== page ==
Support for International and Undocumented Students

Monday, February 13, 2017

Recent political decisions and rhetoric affecting international students and undocumented students and Dreamers have caused many of our students and other campus community members to feel unwelcome and unsafe. Mental health professional organizations have released and posted statements about these issues. These statements reflect the commitment embedded in our code of ethics to respect the rights and dignity of all people and promote social justice.

The American Psychological Association (APA) recently released a statement regarding the harm caused to refugees, immigrants, academic research and international exchange by the president’s recent executive orders. The statement begins:  “While safeguarding the nation from terrorist entry is of critical national importance, the Trump administration’s proposed restrictions on refugees and other visitors are likely to compound the stress and trauma already experienced by populations at risk for discrimination, limit scientific progress and increase stigma.”

The Oregon Psychological Association (OPA) also stated that “we welcome people of all faiths and religious backgrounds irrespective of race, ethnicity, national origin, and immigration status. Additionally, we remain committed to upholding the APA Ethical Guidelines which make clear we must advocate for and protect the civil rights of others. We are steadfast in our commitment to standing with and as people; people of all races, ethnicities, immigration statuses, religions, genders, sexual orientations, socioeconomic statuses, ages, education levels, abilities, and sizes. You are welcome here.”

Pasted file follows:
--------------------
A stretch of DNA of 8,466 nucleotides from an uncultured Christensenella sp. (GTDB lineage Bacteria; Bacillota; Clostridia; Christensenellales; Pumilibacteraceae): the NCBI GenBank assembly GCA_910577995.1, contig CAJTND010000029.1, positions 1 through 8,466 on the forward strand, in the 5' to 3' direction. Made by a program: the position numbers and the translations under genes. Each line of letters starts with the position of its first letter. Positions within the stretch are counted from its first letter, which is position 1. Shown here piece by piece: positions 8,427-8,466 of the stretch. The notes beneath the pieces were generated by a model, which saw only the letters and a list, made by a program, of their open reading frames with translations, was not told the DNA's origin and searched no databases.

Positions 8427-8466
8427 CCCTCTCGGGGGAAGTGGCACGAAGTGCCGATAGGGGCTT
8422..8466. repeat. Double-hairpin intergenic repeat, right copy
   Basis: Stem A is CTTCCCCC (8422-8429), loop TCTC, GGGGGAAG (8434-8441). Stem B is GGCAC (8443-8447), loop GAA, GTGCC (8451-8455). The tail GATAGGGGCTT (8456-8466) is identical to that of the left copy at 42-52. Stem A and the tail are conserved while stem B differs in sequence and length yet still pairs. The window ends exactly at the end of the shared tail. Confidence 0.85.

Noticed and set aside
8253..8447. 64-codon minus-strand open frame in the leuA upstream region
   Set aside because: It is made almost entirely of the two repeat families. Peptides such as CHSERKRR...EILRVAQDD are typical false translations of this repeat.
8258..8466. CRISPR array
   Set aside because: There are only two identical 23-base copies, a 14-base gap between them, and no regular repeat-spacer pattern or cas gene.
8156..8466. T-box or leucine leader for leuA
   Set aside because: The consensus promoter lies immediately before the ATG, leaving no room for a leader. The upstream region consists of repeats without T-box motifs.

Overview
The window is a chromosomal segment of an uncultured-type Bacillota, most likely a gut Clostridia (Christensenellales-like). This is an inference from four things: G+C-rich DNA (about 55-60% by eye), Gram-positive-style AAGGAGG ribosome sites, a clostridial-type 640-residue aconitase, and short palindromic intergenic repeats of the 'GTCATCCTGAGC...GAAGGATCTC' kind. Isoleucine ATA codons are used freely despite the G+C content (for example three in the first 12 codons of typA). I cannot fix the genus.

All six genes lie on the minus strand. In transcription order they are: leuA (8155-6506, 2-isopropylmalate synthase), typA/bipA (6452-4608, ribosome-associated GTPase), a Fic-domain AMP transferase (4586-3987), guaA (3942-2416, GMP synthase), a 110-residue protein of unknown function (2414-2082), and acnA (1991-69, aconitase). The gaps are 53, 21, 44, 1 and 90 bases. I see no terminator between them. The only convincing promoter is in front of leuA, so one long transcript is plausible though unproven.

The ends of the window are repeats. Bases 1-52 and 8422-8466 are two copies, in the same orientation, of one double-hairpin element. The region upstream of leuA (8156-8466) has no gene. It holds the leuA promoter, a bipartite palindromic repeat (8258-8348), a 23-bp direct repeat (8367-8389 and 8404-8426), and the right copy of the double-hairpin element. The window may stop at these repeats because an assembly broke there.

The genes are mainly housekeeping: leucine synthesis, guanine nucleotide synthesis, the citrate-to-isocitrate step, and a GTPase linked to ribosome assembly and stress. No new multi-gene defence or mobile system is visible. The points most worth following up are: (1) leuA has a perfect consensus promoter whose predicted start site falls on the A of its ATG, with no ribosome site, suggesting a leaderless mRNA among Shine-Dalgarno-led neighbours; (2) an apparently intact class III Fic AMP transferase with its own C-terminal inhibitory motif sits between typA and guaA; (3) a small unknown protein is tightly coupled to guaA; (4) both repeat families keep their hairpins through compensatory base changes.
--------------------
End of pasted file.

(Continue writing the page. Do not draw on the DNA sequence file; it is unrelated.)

The Counseling and Testing Center explicitly expresses its commitment to providing culturally competent programs and services to marginalized and underrepresented members of our university community. We understand that some of you may feel physically and/or psychologically unsafe. We want you to know that you are valued and you deserve to be treated with respect and dignity. When individuals feel unsafe or unwelcome, they sometimes doubt whether they have a right to ask for assistance, or whether asking for help might put them at risk. You deserve to have access to resources to answer your questions and to provide other types of support – please reach out to the many university offices and staff members who care about you want to help you achieve your educational and life goals.

If you are struggling with the impact of government decisions and/or public discourse that demeans your worth, value, and contribution to our campus or society, don’t hesitate to contact the Counseling Center.

Shelly Kerr, Director